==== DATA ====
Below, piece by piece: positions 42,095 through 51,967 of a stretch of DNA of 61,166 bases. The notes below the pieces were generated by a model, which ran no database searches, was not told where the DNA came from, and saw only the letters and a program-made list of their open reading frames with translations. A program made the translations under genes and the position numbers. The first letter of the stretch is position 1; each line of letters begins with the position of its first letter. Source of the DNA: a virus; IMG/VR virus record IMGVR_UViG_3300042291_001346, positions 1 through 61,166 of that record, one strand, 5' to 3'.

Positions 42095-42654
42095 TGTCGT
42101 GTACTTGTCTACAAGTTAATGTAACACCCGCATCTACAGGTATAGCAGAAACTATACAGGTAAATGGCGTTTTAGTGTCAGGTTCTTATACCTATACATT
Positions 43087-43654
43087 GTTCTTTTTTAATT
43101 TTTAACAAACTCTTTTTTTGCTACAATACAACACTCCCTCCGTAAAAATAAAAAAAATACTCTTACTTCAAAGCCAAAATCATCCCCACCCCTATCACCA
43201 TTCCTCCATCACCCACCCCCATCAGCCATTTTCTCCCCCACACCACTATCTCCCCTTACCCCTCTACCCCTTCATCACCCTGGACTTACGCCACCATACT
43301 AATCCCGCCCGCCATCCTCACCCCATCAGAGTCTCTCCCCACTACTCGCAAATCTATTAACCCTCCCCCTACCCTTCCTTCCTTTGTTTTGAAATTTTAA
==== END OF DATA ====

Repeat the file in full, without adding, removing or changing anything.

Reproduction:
Below, piece by piece: positions 42,095 through 51,967 of a stretch of DNA of 61,166 bases. The notes below the pieces were generated by a model, which ran no database searches, was not told where the DNA came from, and saw only the letters and a program-made list of their open reading frames with translations. A program made the translations under genes and the position numbers. The first letter of the stretch is position 1; each line of letters begins with the position of its first letter. Source of the DNA: a virus; IMG/VR virus record IMGVR_UViG_3300042291_001346, positions 1 through 61,166 of that record, one strand, 5' to 3'.

Positions 42095-42654
42095 TGTCGT
42101 GTACTTGTCTACAAGTTAATGTAACACCCGCATCTACAGGTATAGCAGAAACTATACAGGTAAATGGCGTTTTAGTGTCAGGTTCTTATACCTATACATT
Positions 43087-43654
43087 GTTCTTTTTTAATT
43101 TTTAACAAACTCTTTTTTTGCTACAATACAACACTCCCTCCGTAAAAATAAAAAAAATACTCTTACTTCAAAGCCAAAATCATCCCCACCCCTATCACCA
43201 TTCCTCCATCACCCACCCCCATCAGCCATTTTCTCCCCCACACCACTATCTCCCCTTACCCCTCTACCCCTTCATCACCCTGGACTTACGCCACCATACT
43301 AATCCCGCCCGCCATCCTCACCCCATCAGAGTCTCTCCCCACTACTCGCAAATCTATTAACCCTCCCCCTACCCTTCCTTCCTTTGTTTTGAAATTTTAA